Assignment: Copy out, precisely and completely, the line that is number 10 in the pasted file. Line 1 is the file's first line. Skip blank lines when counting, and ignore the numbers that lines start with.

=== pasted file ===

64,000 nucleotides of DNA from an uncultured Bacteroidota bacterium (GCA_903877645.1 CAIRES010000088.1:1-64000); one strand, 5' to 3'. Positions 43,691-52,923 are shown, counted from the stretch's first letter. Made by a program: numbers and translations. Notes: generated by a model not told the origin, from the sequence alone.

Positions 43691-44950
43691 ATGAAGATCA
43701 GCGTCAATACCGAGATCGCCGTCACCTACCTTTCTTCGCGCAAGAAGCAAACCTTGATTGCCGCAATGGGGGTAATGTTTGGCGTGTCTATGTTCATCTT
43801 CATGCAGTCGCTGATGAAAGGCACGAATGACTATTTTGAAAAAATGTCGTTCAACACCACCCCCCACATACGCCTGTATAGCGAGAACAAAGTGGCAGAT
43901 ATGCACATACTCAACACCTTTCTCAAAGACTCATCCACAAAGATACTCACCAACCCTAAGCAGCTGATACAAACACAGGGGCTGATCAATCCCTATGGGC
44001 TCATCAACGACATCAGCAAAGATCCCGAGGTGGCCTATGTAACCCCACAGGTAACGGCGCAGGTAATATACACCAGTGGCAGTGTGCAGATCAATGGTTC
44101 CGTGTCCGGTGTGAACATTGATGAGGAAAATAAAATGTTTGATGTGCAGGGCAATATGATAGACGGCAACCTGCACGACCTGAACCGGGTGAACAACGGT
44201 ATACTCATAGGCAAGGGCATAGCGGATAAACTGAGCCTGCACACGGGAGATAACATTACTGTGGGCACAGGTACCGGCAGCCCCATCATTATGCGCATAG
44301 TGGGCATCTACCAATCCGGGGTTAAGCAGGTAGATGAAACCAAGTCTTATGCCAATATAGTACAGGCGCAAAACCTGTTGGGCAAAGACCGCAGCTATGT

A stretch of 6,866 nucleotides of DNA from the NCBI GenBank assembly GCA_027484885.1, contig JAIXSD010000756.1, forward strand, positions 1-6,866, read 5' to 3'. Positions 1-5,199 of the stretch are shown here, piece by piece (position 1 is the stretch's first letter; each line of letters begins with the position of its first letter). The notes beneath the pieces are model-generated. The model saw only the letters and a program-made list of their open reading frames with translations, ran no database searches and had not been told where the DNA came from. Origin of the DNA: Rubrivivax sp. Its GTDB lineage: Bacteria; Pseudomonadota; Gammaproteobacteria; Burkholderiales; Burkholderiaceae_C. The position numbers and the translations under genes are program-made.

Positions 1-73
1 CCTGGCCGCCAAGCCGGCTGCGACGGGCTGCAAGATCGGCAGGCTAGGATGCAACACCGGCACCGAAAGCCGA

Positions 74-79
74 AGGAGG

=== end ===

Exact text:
44301 TGGGCATCTACCAATCCGGGGTTAAGCAGGTAGATGAAACCAAGTCTTATGCCAATATAGTACAGGCGCAAAACCTGTTGGGCAAAGACCGCAGCTATGT